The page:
MARGO: All the elements of line, shape, color, texture, form, space, and tone come into play. There are certain mechanical skills necessary in metalsmith and printmaking to create a piece of quality art. With photography, there are technical things like sharpness, contrast, lighting, etc. to produce a good photo. They all embrace one another. I lean on my artistic eye and the discipline achieved from working in these other mediums to create my photographic images. I find the most important of skills learned is that of good composition.
RUTH: I first saw your photography when I juried an exhibition a while in which you submitted "Liquid Metal." I gave you an award for that incredible photograph and was so intrigued by how you happened to take this photo of the Disney Concert Hall in Los Angeles. A good number of your photographs have some interesting stories about how they came about - can you tell us some of these? For example, the story behind "Between a Rock and a Hard Place."
MARGO: It was a bit of a challenge. I was in LA at the time and took a day to visit LACMA. In particular, I wanted to see Heizer's "Levitated Mass." Seeing it for the first time inspired me to search for a unique and meaningful image. It made me think about the old adage of being caught 'between a rock and a hard place' that proverbial difficult situation of having two equally unpleasant or unacceptable options. I wanted to reflect that and express it somehow in a photo utilizing his masterpiece. So, I decided the best representation would be to capture only one man trekking the 456' viewing pathway beneath the 340-ton monolithic sculpture. The day was a typical LA hot, sunny, smog-filled day with hordes of people walking the path. I waited for over an hour in that blistering heat. Two 16oz bottles of water later, a sun-crisped noses, and a need to find the nearest restroom, I finally got my man!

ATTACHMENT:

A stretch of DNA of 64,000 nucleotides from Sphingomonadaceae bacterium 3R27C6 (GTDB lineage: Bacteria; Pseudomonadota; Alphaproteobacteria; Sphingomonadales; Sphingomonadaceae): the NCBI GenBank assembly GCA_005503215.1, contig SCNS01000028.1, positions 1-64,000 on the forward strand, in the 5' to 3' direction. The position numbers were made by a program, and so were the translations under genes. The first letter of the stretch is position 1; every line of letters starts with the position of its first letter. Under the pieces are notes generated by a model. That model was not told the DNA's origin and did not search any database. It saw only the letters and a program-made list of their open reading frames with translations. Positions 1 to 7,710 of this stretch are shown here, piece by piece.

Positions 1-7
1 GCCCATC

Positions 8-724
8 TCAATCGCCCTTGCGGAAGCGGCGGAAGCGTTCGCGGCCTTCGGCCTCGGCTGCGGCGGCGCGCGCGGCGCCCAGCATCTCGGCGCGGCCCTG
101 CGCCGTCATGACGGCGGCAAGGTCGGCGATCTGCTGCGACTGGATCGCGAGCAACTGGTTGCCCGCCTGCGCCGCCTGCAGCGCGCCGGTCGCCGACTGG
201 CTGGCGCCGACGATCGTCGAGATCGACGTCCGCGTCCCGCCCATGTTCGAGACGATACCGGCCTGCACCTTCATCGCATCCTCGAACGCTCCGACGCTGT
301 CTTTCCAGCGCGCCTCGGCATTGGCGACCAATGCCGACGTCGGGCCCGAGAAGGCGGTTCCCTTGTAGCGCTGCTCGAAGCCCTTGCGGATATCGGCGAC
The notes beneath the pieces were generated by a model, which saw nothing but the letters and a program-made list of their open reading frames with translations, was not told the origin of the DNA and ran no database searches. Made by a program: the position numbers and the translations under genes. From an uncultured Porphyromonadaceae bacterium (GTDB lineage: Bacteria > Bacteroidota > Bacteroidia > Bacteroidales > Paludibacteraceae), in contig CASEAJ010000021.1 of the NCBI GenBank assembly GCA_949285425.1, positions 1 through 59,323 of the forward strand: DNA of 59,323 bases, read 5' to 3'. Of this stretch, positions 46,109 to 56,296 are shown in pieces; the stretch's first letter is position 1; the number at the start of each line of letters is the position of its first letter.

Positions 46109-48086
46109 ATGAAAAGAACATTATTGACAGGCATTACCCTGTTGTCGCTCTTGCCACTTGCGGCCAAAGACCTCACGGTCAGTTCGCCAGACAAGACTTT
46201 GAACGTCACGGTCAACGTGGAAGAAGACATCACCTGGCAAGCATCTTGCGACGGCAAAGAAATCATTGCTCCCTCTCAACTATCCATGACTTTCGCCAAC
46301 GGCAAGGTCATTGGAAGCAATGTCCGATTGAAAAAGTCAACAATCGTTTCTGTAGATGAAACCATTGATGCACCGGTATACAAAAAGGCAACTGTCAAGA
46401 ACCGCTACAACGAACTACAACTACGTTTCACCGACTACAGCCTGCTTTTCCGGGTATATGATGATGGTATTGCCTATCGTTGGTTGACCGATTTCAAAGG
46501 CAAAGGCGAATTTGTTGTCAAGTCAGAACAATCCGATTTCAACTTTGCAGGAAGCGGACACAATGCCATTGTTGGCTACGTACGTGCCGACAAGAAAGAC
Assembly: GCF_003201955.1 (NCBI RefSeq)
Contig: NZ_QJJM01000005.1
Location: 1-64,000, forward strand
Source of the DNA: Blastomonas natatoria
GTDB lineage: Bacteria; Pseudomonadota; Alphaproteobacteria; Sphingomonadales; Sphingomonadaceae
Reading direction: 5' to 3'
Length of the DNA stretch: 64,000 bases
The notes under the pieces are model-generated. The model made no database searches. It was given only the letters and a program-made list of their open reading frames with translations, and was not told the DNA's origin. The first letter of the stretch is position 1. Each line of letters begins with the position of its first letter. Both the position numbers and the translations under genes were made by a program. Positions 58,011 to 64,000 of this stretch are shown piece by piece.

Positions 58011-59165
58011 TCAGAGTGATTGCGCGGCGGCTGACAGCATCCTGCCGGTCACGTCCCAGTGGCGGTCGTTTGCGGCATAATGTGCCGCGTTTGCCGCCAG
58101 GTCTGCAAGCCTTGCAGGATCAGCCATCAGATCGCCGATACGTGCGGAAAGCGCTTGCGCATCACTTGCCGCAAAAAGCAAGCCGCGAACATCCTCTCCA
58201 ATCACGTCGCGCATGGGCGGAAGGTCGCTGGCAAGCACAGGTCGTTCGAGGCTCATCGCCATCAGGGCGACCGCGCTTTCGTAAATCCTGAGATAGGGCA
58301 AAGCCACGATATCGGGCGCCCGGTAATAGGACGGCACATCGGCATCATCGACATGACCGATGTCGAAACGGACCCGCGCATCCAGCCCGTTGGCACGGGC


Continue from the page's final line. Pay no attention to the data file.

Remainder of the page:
A printed copy of this photo is hanging in my studio. I find it provides a striking visual aid to reflect upon during challenging times. Although this image has a pathway that seemingly leads to nowhere, in particular, it nonetheless offers an escape route from being caught - Between a Rock and a Hard Place.
RUTH: Your list of awards is truly incredible. Can you tell us about some of your most recent and most distinguished? Any awards that mean a good deal more to you than others?